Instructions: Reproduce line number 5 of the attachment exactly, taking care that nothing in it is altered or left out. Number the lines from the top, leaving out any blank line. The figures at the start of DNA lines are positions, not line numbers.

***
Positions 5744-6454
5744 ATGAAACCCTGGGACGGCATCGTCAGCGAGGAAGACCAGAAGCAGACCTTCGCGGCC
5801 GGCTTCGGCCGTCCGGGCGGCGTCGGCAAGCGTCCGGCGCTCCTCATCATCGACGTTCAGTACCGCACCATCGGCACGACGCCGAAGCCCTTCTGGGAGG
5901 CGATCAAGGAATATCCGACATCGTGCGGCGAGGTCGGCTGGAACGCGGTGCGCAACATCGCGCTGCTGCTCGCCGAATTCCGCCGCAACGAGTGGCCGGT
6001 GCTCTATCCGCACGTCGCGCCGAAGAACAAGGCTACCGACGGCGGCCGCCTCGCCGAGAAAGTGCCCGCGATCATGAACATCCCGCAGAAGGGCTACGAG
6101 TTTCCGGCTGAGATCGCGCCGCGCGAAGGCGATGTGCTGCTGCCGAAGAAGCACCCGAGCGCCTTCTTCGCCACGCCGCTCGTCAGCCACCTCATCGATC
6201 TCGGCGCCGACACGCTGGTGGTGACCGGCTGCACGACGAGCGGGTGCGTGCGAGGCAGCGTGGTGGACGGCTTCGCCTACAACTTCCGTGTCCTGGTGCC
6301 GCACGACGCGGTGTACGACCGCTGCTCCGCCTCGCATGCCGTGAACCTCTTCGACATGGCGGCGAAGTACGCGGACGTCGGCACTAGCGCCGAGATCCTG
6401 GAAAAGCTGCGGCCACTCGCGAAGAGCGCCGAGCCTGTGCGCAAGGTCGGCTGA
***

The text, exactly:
6001 GCTCTATCCGCACGTCGCGCCGAAGAACAAGGCTACCGACGGCGGCCGCCTCGCCGAGAAAGTGCCCGCGATCATGAACATCCCGCAGAAGGGCTACGAG